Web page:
From the Journals: Early Intervention for Granulomatosis With Polyangiitis Preserves Hearing Early recognition and treatment for granulomatosis with polyangiitis (formerly known as Wegener's granulomatosis) can reverse hearing loss and reduce the possibility of disease progression, complications and the need for aggressive treatment, according to a study published in the December 2012 issue of the American Journal of Audiology. The study contrasts ... From the Journals
From the Journals  |   March 01, 2013
From the Journals: Early Intervention for Granulomatosis With Polyangiitis Preserves Hearing
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Hearing & Speech Perception / Special Populations / Early Identification & Intervention / From the Journals
From the Journals   |   March 01, 2013
From the Journals: Early Intervention for Granulomatosis With Polyangiitis Preserves Hearing
The ASHA Leader, March 2013, Vol. 18, 32. doi:10.1044/leader.FTJ4.18032013.32
The ASHA Leader, March 2013, Vol. 18, 32. doi:10.1044/leader.FTJ4.18032013.32
Early recognition and treatment for granulomatosis with polyangiitis (formerly known as Wegener's granulomatosis) can reverse hearing loss and reduce the possibility of disease progression, complications and the need for aggressive treatment, according to a study published in the December 2012 issue of the American Journal of Audiology. The study contrasts the reversal of hearing loss and prevention of disease progression with early recognition and treatment.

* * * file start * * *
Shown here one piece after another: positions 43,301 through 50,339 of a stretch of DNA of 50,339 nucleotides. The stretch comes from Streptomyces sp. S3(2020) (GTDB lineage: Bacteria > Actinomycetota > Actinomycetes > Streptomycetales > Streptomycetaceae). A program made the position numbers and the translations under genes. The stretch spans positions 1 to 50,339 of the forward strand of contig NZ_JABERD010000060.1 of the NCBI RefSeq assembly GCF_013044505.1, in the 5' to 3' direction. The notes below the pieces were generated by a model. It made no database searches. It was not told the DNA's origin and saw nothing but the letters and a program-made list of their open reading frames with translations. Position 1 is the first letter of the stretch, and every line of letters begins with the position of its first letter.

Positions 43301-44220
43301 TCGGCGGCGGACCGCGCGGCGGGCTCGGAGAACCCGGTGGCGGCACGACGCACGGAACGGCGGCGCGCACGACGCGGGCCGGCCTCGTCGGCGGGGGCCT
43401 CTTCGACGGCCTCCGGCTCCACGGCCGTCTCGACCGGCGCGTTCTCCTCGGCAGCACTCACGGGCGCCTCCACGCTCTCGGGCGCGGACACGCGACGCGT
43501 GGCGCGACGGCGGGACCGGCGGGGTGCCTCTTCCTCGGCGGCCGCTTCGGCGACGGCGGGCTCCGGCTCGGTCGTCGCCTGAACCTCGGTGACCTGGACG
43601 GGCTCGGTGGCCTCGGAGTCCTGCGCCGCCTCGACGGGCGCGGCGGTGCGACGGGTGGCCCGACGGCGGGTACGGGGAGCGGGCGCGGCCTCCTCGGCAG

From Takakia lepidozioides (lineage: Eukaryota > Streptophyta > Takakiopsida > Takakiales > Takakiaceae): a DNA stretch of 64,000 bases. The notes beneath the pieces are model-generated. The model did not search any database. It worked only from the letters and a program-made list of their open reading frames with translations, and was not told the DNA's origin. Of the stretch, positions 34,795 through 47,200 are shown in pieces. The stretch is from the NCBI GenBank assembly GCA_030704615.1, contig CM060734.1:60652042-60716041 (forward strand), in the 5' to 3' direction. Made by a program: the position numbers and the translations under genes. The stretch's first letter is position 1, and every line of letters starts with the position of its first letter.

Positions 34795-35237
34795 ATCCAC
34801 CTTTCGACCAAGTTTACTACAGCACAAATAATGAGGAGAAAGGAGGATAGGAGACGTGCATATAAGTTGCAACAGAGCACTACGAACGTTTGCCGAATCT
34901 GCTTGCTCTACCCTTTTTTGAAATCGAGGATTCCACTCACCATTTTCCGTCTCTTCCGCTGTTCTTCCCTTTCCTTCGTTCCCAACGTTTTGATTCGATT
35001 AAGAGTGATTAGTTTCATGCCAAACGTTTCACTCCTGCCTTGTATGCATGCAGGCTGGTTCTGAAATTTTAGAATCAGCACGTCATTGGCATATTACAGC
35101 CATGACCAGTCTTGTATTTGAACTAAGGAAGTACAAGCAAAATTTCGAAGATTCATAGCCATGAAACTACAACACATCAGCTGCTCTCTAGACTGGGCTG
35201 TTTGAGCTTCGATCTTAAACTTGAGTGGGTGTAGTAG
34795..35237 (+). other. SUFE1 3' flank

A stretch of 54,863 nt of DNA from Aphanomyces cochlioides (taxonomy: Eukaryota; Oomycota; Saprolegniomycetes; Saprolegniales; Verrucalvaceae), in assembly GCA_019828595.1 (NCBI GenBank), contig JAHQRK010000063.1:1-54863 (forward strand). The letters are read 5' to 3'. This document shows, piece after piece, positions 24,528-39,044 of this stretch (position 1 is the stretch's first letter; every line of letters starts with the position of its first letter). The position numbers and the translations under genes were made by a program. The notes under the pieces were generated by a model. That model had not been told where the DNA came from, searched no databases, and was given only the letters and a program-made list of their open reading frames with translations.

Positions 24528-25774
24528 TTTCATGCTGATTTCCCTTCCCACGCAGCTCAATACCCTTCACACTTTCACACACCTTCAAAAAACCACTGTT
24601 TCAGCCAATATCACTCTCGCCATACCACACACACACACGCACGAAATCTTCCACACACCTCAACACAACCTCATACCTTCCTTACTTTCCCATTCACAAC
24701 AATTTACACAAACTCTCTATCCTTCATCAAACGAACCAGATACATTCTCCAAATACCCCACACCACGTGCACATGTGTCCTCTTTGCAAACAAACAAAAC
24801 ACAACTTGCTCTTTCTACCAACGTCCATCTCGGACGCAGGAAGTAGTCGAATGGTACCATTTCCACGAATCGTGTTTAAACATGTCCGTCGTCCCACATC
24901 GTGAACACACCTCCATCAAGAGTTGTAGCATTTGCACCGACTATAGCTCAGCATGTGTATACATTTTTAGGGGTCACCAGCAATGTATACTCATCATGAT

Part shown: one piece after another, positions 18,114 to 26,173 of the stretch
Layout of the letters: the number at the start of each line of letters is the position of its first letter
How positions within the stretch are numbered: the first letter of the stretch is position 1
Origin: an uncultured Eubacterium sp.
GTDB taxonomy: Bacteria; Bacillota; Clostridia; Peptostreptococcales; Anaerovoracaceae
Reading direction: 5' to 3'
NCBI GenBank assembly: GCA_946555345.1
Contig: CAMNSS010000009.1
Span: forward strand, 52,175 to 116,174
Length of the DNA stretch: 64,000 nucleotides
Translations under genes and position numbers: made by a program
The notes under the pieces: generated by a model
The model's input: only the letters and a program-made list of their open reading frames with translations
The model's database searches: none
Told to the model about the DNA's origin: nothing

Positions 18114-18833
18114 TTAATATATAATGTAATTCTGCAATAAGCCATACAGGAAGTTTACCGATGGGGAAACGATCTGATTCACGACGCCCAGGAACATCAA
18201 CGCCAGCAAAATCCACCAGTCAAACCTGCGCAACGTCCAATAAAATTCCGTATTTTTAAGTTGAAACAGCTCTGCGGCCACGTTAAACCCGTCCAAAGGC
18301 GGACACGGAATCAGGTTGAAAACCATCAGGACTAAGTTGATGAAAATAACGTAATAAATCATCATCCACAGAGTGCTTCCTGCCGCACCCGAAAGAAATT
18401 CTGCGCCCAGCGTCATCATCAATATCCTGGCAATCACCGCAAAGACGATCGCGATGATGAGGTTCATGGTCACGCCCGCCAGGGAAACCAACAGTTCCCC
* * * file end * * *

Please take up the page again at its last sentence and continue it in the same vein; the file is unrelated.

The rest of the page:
A rare disorder, granulomatosis with polyangiitis is a systemic, necrotizing granulomatous vasculitis that can affect, in particular, the lungs, sinuses and kidneys. The authors report two contrasting cases with antineutrophil cytoplasmic antibodies, which were positive for granulomatosis with polyangiitis, but presented initially in the form of both conductive and sensorineural hearing loss without systemic features.
Researchers measured changes in hearing using a GSI 61 audiometer, as well as guidelines from the British Society of Audiology, and detected serum antineutrophil cytoplasmic antibodies by indirect immunofluorescence and formalin fixed neutrophils. They also measured proteinase 3 and myeloperoxidase antibodies using a fluoroenzyme immunoassay.
The study's results suggest that deafness and systemic disease are more likely, and more aggressive therapy is required, when the diagnosis of granulomatosis with polyangiitis is delayed. Even in the absence of systemic symptoms, clinicians should consider granulomatosis with polyangiitis in cases of acute or subacute deafness presenting over days to weeks.
Negative or weak antineutrophil cytoplasmic antibodies should not exclude the possible diagnosis of granulomatosis with polyangiitis, and clinicians should maintain a high degree of suspicion.
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March 2013
Volume 18, Issue 3